current edition

Fall 2021

Check back as we add more features and reviews in the next months!


Small, Light, Portable Universes: An Interview with Richard Powers
Richard Powers discusses his latest novel, Bewilderment: an amazing journey that has in-and-out of this world experiences and shows the boundless love that a father has for his son. Interviewed by Allan Vorda

The World to Come: An Interview with David Keplinger
David Keplinger’s seventh collection of poetry, The World to Come, ventures through dozens of contexts, in the company of a sensitive speaker. If applications of the imagination design the future, what is the role of poetry?
Interviewed by Amy Wright

The Unending Beauty of the Longpoem: A Conversation with T Thilleman
Read along as we catch up with publisher and author T Thilleman, a man who has long stood at the crossroads of innovative poetry, about his new long poem opus three markations to ward her figure and more. Interviewed by Andrew Mossin


Eva Baltasar
In a voice simultaneously raucous and icy with end-of-life clarity, the narrator of Catalan writer Eva Baltasar’s Permafrost lays bare the many women her life has contained, poetically detailing profound and urgent thrills. Reviewed by Jenny Apostol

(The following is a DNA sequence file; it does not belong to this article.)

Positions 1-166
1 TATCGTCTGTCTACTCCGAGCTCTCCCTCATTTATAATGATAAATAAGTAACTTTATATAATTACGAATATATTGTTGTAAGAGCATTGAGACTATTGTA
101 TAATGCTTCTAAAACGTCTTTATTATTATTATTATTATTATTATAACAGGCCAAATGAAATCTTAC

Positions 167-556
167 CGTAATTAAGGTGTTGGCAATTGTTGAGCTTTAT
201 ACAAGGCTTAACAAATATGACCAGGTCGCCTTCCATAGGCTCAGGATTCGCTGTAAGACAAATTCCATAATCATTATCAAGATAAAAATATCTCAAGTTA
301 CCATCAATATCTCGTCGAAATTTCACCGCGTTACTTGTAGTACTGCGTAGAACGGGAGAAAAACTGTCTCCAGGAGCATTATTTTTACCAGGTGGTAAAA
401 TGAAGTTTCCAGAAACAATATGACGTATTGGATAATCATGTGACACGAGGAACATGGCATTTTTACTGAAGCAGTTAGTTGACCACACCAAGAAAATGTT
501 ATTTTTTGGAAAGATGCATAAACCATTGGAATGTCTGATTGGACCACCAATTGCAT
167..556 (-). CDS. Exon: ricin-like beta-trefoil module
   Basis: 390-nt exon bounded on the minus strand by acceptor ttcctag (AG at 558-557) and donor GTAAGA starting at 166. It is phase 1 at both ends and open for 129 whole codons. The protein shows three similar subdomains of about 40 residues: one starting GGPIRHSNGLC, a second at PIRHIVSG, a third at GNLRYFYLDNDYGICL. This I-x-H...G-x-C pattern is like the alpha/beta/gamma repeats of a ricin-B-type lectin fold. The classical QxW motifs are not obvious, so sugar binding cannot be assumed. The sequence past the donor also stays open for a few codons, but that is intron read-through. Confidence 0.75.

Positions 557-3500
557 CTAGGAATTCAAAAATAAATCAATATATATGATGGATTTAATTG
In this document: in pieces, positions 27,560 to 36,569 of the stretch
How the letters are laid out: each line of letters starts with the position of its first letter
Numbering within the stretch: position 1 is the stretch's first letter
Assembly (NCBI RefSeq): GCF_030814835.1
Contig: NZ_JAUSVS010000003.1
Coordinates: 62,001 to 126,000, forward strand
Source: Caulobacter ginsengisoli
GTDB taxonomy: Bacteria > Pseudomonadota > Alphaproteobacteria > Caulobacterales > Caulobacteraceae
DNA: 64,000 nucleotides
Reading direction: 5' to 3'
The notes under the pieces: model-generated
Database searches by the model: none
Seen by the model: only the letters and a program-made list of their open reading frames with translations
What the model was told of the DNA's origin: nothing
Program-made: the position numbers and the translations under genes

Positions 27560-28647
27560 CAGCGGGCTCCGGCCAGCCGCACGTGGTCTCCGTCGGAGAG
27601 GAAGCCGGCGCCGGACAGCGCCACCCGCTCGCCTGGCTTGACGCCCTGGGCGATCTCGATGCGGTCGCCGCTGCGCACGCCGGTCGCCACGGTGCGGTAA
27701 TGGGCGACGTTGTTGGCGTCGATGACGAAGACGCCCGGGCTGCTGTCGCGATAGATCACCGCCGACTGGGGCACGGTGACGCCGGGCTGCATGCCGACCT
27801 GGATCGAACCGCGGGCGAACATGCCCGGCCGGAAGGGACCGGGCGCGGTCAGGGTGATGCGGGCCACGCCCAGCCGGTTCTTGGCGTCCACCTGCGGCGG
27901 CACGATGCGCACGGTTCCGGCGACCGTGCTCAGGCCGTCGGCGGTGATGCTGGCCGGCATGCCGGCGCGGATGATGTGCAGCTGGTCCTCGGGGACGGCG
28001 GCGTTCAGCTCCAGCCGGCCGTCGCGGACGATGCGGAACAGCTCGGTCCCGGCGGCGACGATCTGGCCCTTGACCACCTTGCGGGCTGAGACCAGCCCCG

Fugitives of the Heart
William Gay
William Gay’s final posthumous novel, Fugitives of the Heart, is a testament to the author's uncanny ability to spin yarns and adorn sentences, and an important entry in the Southern Gothic tradition. Reviewed by Chris Via


Sun Ra’s Chicago: Afrofuturism and the City
William Sites
Just like the subject’s music, William Sites’s new book Sun Ra’s Chicago: Afrofuturism and the City throws its listener into a complex time and urban space. Reviewed by Garin Cycholl

Why Bushwick Bill Matters
Charles L. Hughes
Charles L. Hughes’s Why Bushwick Bill Matters interweaves music criticism, cultural history, disability studies, and a touch of personal reflection. Reviewed by Dylan Hicks


Divya Victor
In her fifth book, CURB, Divya Victor builds a powerful exposition through poetry from both personal reflection and its refraction through the external world. Reviewed by Greg Bem

forget thee
Ian Dreiblatt
With both sharp satire and earnest longing, poet, translator, and correspondent for The Believer Ian Dreiblatt plumbs the American dystopia in his new collection, forget thee. Reviewed by Stephen Whitaker


Anuja Ghimire
Anuja Ghimire’s Kathmandu will transport you to Nepal—as an interrogation of home and the languages we use to define it. Reviewed by Carlos A. Pittella


Ed. Wendy and Tyler Chin-Tanner
Discover a comics anthology whose marriage of forms exemplifies the power of poetry and artistic interpretation. Reviewed by Linda Stack-Nelson

Rain Taxi Online Edition Fall 2021 | © Rain Taxi, Inc. 2021